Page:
Date: 14th June 2008 at 10:48am
Written by:

As I was walking back to the buses from Celtic Park the week after Queen of the South, something inspired me to write this article. There was us Aberdeen fans, all 150 or so of us, being seperated by a line of police horses to the Celtic fans. People were shouting things across the line of horses, things I probably can’t mention on here. As things were getting a bit tense, a woman, the only woman, on our bus, sort of sarcastically shouted ‘it’s only a game!’. She was right. How can 22 men chasing a spherical object with the aim of making it cross a certain point of line cause such hatred?

Last night, I was watching an episode of Seinfeld. Jerry was doing that usual pre-episode stand up and he was talking about the same thing. One minute a player can be your hero. The next minute he’s wearing different colours and all of a sudden he’s Satan. A traitor. He’s unwelcome in your city anymore. A prime example of this is Kenny Miller’s return to Rangers which is happening as I type. The Rangers supporters are disgusted, planning protests, sending letter bombs to David Murray’s post box (well…). Why? Because he once played for Rangers’ rivals Celtic. He could become the first Old Firm player to be hated by both sets of fans.

The season has just finished. If you are one of us, just now you will be currently renewing your season tickets, your subscription to your club’s online 2 minutes of highlights service, pre-ordering the 7 new kits just released for the new season or booking flights for your team’s pre-season trip to the Bermuda Triangle. But what most of us don’t realise or care is, nobody cares about our loyalty. As we applaud our team off the pitch after a brave defeat to the season’s relegation candidates, what do you think’s really going through their mind? As they give their radio talk show interviews post-match and give the usual ‘it’s the fans that suffer most’ rubbish, do you seriously believe them? No, what they actually mean is, what the hell are you doing? Why are you travelling the length and breadth of the country, spending thousands of pounds over the course of the season to do so, to watch us overpaid, over-rated, uneducated men?

In this week’s Evening Express, Charlie Allan will undoubtedly be giving it the usual ‘oh we’ve only sold x number of season tickets while everyone else has sold 3x’. The question Charlie, shouldn’t be why aren’t people buying them, it should be why are they? Why should we dish out hundreds of pounds to sit in a soulless, freezing football ground with no atmosphere as a way to spend 38/52 Saturday/Sunday/Monday/Wednesday/Thursday’s of the year?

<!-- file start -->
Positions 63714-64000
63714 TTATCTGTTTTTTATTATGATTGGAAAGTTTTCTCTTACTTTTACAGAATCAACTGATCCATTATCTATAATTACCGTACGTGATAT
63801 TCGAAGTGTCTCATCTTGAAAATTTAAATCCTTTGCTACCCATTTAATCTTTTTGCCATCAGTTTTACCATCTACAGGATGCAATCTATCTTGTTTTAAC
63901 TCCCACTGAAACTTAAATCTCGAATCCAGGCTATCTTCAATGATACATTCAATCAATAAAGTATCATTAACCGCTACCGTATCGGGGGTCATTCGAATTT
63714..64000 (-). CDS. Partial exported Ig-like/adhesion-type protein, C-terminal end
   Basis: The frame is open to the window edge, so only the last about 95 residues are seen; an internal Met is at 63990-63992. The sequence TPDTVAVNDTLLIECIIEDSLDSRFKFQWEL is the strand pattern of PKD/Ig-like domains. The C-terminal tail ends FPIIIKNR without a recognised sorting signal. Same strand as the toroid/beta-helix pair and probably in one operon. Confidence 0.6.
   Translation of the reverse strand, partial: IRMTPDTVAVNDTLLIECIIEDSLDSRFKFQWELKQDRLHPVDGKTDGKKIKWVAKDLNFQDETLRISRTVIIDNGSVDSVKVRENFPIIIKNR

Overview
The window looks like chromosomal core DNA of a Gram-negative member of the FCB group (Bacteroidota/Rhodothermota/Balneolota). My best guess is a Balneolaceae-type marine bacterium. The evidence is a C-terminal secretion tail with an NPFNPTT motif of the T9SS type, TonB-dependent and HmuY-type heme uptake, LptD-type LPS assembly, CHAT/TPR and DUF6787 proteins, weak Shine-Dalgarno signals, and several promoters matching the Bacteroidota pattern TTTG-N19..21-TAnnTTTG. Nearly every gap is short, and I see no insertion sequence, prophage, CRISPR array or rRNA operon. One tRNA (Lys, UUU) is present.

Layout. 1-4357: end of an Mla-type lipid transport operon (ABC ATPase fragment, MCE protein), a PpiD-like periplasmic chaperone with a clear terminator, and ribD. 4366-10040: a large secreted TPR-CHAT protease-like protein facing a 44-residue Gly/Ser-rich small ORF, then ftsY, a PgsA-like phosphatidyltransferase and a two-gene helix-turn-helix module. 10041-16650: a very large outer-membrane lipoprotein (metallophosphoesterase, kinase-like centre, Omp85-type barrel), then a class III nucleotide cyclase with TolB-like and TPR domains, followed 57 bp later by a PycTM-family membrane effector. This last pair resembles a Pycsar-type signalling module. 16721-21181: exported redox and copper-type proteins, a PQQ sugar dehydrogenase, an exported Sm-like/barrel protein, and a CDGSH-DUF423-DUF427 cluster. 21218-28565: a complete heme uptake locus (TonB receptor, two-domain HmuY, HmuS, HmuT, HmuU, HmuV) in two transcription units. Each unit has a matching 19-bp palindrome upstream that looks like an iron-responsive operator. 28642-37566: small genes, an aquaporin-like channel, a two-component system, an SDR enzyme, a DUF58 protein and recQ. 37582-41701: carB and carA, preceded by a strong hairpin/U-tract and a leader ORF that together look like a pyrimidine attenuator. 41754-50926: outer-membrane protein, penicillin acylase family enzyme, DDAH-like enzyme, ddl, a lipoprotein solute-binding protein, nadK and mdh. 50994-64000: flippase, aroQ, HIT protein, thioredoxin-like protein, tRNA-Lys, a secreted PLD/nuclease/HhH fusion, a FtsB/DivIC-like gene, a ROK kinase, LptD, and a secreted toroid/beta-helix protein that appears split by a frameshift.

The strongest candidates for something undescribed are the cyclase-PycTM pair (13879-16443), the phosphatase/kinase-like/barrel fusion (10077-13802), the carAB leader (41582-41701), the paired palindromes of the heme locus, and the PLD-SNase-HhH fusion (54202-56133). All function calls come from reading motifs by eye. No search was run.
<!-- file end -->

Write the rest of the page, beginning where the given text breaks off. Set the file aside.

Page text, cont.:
And on that note, mid-week football. Most will be aware that since Setanta and the like have joined the football industry, tens of games a season are being moved to a 7:45 kick off on a Monday or whatever…why? A family member tells me they took the idea from American sports and what they didn’t understand is that, in America, there is no away support. There is nothing else on on Mondays. And that in America, everything’s perfect. There is huge car parks and the like, unlike in Scotland where you end up parking your car on a double yellow line with your gran’s disabled badge on the window, 4 miles from the stadium.

Us Brits always look at Spanish/Italian/German football and think, why couldn’t we have it that way? Well, it’s because we let it be this way. In Europe, the fans don’t listen to the club, the club listens to the fans. For example, if the fans want to stand, the fans will stand, because if they aren’t allowed to, they just won’t go to games. Compare that to Britain, we just accept it, period. Peer pressure is part of it. If you’re in a pub before the game and say to your mates ‘I’m not going because I don’t agree with it’, you’ll immediately be labelled ‘not a true fan’, because you aren’t being loyal. Being loyal to what? See paragraph 3. In Britain, we have some sort of psychological disorder that makes us feel it is our civil duty to go to games.

Basically, football in Britain stinks, and it doesn’t look like improving any time soon. In fact, it only looks like it’s getting worse. I tell you, in a few years time when we’re paying 40 quid for a 3rd round cup tie away to a 2nd division team, we will eventually crack. There will be a mass protest. British football fans will forget their loyalties and hatred for a while and unite for the good of the game, instead of their club. And then, when our clubs are creeping into the category of ‘endangered species’, they will listen to us. We will get what we want. Terracing, alcohol in grounds, non-idiot stewards, no bans on songs, cheap ticket prices, competitive leagues, and the list goes on.

I bet you’re expecting me to say ‘ah, we can dream’. But no, that’s the stinking attitude most of us have. We have to turn this into a reality.